Union County Genealogical Society

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September 23, 2020 By: Saundra Leininger
Genealogy Errors and How to Avoid Them!
Today, I would like to share with you an article by Andrew Koch in Family Tree Magazine that I found helpful.  I hope that some of his suggestions may be of help to you, too.
5 Common Genealogy Errors (and How to Avoid Them)
No one’s perfect, and we all have genealogy errors from time to time. None of us are safe from errors in our genealogy research. Many software programs (such as RootsMagic) and online family tree services (including Ancestry) have built-in tools to help you error-proof your genealogy. But you can take your family tree’s health into your own hands by knowing what issues to look for. Here are five common genealogy errors—and what you can do to prevent them.
1. Ages that don’t add up
Do you have an ancestor who was born before her parents? How about a great-great-grandmother who gave birth at the age of 60 (or at the age of 6)? Incorrect dates can topple your hard-earned research and raise head-scratching questions. Specifically, watch out for these oddities:
  • Children born before their parents’ birth
  • Women giving birth before the age of 14 or after the age of 50
  • Women married before the age of 13
  • Individuals who married, bought property, appeared in census records, etc. after their death
Solution: Creat a timeline of your ancestor's life.  Timelines can help keep your dates straight and prevent these common-sense errors from occurring. Make sure your timeline includes birth year and note what age your ancestor would have been during life events you uncover in research. Also look for additional records that might shed light on the circumstances.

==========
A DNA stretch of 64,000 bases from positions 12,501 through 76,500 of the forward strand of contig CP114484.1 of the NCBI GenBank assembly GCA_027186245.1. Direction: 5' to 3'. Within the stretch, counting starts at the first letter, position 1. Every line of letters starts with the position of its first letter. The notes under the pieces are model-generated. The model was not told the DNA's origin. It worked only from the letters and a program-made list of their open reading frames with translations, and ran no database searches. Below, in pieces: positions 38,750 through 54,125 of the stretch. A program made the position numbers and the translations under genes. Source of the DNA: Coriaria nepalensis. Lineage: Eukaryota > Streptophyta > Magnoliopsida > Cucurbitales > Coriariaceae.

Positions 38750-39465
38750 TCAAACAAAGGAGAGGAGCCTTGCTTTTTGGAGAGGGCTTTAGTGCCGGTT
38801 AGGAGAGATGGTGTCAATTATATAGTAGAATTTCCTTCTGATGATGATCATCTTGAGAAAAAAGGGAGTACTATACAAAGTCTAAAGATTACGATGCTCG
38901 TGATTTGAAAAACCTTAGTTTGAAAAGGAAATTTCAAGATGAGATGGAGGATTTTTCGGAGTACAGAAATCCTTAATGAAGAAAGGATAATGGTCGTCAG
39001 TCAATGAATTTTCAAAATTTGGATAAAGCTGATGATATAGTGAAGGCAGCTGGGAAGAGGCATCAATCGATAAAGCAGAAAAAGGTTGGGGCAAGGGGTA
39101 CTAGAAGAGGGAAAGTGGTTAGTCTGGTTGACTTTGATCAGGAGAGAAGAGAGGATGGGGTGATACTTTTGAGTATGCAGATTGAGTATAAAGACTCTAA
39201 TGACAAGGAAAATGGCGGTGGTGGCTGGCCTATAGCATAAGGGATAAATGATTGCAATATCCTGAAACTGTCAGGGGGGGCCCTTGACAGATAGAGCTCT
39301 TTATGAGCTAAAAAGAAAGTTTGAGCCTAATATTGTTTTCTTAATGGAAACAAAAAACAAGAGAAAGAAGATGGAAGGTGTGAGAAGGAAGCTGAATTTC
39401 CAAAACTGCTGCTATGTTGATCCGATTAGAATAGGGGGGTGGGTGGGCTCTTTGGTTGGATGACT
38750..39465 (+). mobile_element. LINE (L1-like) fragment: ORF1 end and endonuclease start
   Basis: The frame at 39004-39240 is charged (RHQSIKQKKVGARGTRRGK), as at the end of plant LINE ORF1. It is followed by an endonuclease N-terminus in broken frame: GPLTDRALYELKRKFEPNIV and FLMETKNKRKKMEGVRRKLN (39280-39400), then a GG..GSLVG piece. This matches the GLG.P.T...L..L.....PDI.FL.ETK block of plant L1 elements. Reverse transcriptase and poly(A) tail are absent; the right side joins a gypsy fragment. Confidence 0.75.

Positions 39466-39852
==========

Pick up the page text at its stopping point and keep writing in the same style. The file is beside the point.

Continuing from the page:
2. Data copied from family trees
With millions of online family trees on sites like Ancestry.com, Family Search and MyHeritage, it’s hard not to peek at someone else’s family tree from time to time.  Fortunately, family research is not like your high school algebra class—copying, for the most part, is allowed. Genealogists have collaborated since the first family trees were drawn, and cross-referencing research can save time while providing new leads and connecting you to potential relatives.  However, copying another user’s tree without verifying it first is a recipe for genealogical disaster. The information the user found may apply to another person with a similar name (see No. 5), or the data may be incorrect altogether.
Solution: Check other users' resources before adding them to your tree.  Though copying is allowed, genealogy is like your high-school algebra class in another way: You must show your work. And you should hold others to that standard as well. See how the information lines up with what you have found so far and determine for yourself if the other user has come to the most-accurate conclusion given their resources. This goes double for records hints on sites like Ancestry—Not every hint the site suggests will apply to your ancestor.
3. Incorrect record indexes
Digitized, indexed records have made genealogy easier than ever before. And indexes on the big genealogy sites make most records keyword searchable, allowing you to survey far more records than traditional methods allowed. But since volunteers or algorithms indexed records collections by the thousands, not all of these indexes are perfect. Your tree may contain the results of a bad record transcription or poorly indexed document.
Solution: View record images whenever possible. Seeing records for yourself and in context can help you sort out details that the indexing program or a volunteer may have missed. This is especially true for handwritten records, as old-style handwriting is not always read correctly by software.
4. Typos in names or dates